perennial ryegrass ''Lolium perenne'', common name perennial ryegrass, English ryegrass, winter ryegrass, or ray grass, is a grass from the family Poaceae. It is native to Europe, Asia and northern Africa, but is widely cultivated and naturalised around the world. ...
and
white clover ''Trifolium repens'', the white clover (also known as Dutch clover, Ladino clover, or Ladino), is a herbaceous perennial plant in the bean family Fabaceae (previously referred to as Leguminosae). It is native to Europe, including the British Isle ...
. In many parts of the world, "unimproved" grasslands are one of the most threatened types of habitat, and a target for acquisition by wildlife conservation groups or for special grants to landowners who are encouraged to manage them appropriately.


Vegetation

Grassland
vegetation Vegetation is an assemblage of species and the they provide. It is a general term, without specific reference to particular , life forms, structure, extent, or any other specific or geographic characteristics. It is broader than the term ' ...

vegetation
can vary considerably depending on the grassland type and on how strong it is affected by human impact. Dominant trees for the semi-natural grassland are
Quercus robur ''Quercus robur'', commonly known as common oak, pedunculate oak, European oak or English oak, is a species of flowering plant in the beech and oak family, Fagaceae. It is native plant, native to most of Europe west of the Caucasus. The tree is w ...

Quercus robur
,
Betula pendula ''Betula pendula'', commonly known as silver birch, warty birch, European white birch, or East Asian white birch, is a species In biology, a species is the basic unit of biological classification, classification and a taxonomic rank of a ...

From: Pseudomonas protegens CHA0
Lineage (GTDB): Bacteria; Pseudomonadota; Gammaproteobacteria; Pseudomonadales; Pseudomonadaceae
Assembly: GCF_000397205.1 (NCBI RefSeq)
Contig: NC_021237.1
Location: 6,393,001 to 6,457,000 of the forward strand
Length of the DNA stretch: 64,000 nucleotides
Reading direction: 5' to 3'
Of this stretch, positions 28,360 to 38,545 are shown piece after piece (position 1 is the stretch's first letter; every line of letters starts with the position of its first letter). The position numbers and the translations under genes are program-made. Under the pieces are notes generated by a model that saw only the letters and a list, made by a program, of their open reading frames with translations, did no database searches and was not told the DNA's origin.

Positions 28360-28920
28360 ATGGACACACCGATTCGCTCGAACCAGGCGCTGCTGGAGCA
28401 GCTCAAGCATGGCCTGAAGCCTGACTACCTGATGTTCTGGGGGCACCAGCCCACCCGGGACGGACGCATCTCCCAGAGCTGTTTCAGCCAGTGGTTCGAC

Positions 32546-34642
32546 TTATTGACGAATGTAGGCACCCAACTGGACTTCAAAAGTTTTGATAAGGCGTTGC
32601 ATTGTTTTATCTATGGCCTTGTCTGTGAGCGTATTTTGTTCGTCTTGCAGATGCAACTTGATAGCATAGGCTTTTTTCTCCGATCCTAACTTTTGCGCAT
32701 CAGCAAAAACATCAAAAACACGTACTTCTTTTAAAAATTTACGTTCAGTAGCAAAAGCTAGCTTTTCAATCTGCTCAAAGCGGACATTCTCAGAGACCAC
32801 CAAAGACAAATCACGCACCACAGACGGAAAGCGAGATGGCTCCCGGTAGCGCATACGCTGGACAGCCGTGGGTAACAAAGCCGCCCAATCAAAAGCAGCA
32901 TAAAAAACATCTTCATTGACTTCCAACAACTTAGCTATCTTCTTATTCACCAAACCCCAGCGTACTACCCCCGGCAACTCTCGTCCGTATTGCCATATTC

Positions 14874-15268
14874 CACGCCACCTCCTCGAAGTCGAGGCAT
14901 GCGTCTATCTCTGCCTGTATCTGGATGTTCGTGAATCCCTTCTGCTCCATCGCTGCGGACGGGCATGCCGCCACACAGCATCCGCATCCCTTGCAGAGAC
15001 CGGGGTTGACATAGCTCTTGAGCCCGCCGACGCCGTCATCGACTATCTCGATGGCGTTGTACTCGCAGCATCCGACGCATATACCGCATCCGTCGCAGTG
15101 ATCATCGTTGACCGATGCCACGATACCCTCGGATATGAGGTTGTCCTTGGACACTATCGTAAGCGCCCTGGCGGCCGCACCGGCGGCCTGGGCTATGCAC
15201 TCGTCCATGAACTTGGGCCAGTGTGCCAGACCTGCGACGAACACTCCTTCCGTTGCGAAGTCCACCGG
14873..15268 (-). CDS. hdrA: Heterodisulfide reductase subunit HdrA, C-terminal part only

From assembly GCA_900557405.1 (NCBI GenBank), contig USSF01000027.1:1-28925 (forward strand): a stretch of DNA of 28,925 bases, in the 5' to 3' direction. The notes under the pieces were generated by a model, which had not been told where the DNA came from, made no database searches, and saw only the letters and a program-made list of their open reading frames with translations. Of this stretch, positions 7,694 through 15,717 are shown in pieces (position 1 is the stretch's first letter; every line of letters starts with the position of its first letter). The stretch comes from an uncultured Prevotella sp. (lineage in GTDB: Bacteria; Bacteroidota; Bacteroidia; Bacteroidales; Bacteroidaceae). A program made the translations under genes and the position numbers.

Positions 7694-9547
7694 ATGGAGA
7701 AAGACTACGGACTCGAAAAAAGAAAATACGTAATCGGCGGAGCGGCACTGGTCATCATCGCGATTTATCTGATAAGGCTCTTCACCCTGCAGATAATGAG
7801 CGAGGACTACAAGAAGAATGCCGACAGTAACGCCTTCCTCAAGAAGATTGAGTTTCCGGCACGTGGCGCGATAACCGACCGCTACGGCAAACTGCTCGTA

,
Corylus avellana ''Corylus avellana'', the common hazel, is a species of native to and western , from the south to , , , and , north to central , and east to the central , the , and northwestern .Rushforth, K. (1999). ''Trees of Britain and Europe''. Collins ...

Corylus avellana
,
Crataegus ''Crataegus'' (), commonly called hawthorn, quickthorn, thornapple, Voss, E. G. 1985. ''Michigan Flora: A guide to the identification and occurrence of the native and naturalized seed-plants of the state. Part II: Dicots (Saururaceae–Cornaceae ...

Crataegus
and many kinds of herbs. In
chalk grasslandCalcareous grassland (or alkaline grassland) is an ecosystem An ecosystem is a community (ecology), community of living organisms in conjunction with the nonliving components of their environment, interacting as a system. These Biotic component ...
, the plants can vary from height to very short. Quite tall grasses can be found in
North America North America is a continent A continent is any of several large landmasses. Generally identified by convention (norm), convention rather than any strict criteria, up to seven geographical regions are commonly regarded as continen ...

North America
n
tallgrass prairie The tallgrass prairie is an ecosystem An ecosystem is a community (ecology), community of living organisms in conjunction with the nonliving components of their environment, interacting as a system. These Biotic component, biotic and abiotic ...
,
South America South America is a continent A continent is any of several large landmasses. Generally identified by convention (norm), convention rather than any strict criteria, up to seven geographical regions are commonly regarded as continent ...

South America
n grasslands, and
Africa Africa is the world's second-largest and second-most populous continent, after Asia in both cases. At about 30.3 million km2 (11.7 million square miles) including adjacent islands, it covers 6% of Earth's total surface area and 20% of i ...

Africa
n
savanna A savanna or savannah is a mixed woodland A woodland () is, in the broad sense, land covered with trees, or in a narrow sense, synonymous with wood (or in the U.S., the ' woods), a low-density forming open s with plenty of sunlight and li ...

savanna
. Woody plants, shrubs or trees may occur on some grasslands – forming savannas, scrubby grassland or semi-wooded grassland, such as the African savannas or the Iberian deheza. As flowering
plant Plants are predominantly photosynthetic Photosynthesis is a process used by plants and other organisms to Energy transformation, convert light energy into chemical energy that, through cellular respiration, can later be released to fuel ...